Photo: Girls link climate change and human rights at United Nations

15-year-old Zoe Craig (left) and 13-year-old Rekha Dhillon-Richardson (right) met with United Nations officials this past week to urge more action on climate change.

By Panos Grames, Communications Specialist

I don't know about you, but when I was a teen, I wasn't meeting with officials at the United Nations. But then, Rekha Dhillon-Richardson, 13, and Zoe Craig, 15, aren't your average teenagers. The girls met in late July during a joint internship with Justice for Girls and the David Suzuki Foundation. Less than two months later, they have made their way to the UN in Geneva, meeting with committee members for the UN Convention on the Rights of the Child.

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Committee members from Norway and Chile then directly quoted from their concerns to question Canada, illustrating how the lack of action on climate change is a violation of children's rights.

Back in July when the girls were in the David Suzuki Foundation office, I spoke to them to see how their research was going. They were looking through a list of rights protected under the convention, and Zoe said to me, "We were looking at how climate change will impact all of these rights—housing, food, shelter, education and the right to equality—but really it's all about the first and most fundamental right: the right to life." It stopped me in my tracks.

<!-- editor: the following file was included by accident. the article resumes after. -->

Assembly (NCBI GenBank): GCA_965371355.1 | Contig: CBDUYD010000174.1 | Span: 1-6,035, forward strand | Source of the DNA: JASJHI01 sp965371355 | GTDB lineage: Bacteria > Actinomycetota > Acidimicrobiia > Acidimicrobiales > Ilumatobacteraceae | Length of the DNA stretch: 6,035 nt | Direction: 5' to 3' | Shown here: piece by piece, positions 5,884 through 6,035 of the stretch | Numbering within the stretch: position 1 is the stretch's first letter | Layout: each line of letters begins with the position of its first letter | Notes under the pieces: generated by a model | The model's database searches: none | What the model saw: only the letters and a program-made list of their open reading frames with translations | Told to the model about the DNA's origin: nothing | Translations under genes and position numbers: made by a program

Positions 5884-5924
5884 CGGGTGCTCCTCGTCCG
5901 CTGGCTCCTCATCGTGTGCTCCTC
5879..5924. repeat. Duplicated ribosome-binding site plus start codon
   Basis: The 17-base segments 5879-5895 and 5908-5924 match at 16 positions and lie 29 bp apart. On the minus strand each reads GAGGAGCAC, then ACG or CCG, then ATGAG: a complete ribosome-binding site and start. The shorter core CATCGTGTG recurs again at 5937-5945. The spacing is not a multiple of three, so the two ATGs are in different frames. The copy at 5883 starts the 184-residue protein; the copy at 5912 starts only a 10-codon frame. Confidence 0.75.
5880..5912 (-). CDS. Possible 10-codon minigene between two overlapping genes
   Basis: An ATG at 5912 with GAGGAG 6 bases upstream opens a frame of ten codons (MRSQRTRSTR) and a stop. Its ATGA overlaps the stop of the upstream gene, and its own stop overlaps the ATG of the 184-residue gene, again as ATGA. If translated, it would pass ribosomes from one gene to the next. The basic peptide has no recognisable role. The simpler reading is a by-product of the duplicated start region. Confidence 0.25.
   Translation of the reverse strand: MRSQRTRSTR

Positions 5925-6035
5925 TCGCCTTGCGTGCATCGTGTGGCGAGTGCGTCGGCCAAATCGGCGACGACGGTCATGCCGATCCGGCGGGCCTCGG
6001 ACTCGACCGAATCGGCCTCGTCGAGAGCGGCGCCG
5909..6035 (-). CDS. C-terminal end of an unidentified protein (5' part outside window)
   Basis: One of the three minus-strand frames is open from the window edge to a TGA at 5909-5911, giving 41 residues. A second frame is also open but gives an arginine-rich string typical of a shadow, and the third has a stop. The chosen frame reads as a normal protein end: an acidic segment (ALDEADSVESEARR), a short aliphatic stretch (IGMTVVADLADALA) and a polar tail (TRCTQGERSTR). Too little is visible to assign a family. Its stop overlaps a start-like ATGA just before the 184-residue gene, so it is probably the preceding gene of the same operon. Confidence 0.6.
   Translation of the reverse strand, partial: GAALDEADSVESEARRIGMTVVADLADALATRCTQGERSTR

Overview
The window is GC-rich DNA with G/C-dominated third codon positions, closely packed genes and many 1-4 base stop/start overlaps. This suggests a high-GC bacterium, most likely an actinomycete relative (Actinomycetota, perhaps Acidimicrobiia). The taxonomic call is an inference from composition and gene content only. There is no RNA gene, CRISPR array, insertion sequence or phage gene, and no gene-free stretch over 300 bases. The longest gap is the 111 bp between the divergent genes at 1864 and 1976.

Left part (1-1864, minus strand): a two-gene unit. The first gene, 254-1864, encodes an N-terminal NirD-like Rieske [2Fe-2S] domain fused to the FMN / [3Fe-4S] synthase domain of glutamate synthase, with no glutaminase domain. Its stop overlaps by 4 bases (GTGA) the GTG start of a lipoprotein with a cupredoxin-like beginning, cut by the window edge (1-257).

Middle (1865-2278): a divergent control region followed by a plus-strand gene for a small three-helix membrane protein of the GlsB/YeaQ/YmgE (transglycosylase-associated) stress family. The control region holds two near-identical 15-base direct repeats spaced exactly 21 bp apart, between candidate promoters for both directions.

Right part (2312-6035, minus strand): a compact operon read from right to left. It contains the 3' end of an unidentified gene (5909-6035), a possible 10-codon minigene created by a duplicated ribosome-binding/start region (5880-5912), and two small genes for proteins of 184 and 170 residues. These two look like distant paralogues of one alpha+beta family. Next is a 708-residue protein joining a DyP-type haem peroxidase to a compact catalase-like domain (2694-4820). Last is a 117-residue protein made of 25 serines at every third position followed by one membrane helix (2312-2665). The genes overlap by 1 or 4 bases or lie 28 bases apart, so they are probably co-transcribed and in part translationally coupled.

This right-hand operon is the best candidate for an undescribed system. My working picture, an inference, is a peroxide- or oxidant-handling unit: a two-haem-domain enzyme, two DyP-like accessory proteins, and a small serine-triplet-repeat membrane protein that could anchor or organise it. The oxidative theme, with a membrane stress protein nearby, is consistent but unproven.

The girls managed to cut through all the complexity of the issue and get straight to the core. Some might argue it's a simplistic view—and it is—but thinking of it in this way helps to clarify that curbing climate change requires more action and less talk. Some people call this "youthful idealism," but after working with them I started calling it "youthful realism."

The girls didn't do this on their own; clearly their parents, their teachers and their community have all had an influence. I was especially inspired by the relationship that developed between the girls and two of the Suzuki Elders, witnessing firsthand the powerful dynamics of intergenerational learning.

Every once in a while you meet people who inspire you to think differently, work a little harder and be more hopeful. As Suzuki Elder Diana Ellis said, "Smart, quick... and fun. The world needs their skills and energy."

Yes we do. They're putting it to good use, and we had better do right by them.

Canada was under review by the Committee on the Rights of the Child at the United Nations in Geneva, Switzerland, on September 26 and 27.

See news release

September 28, 2012

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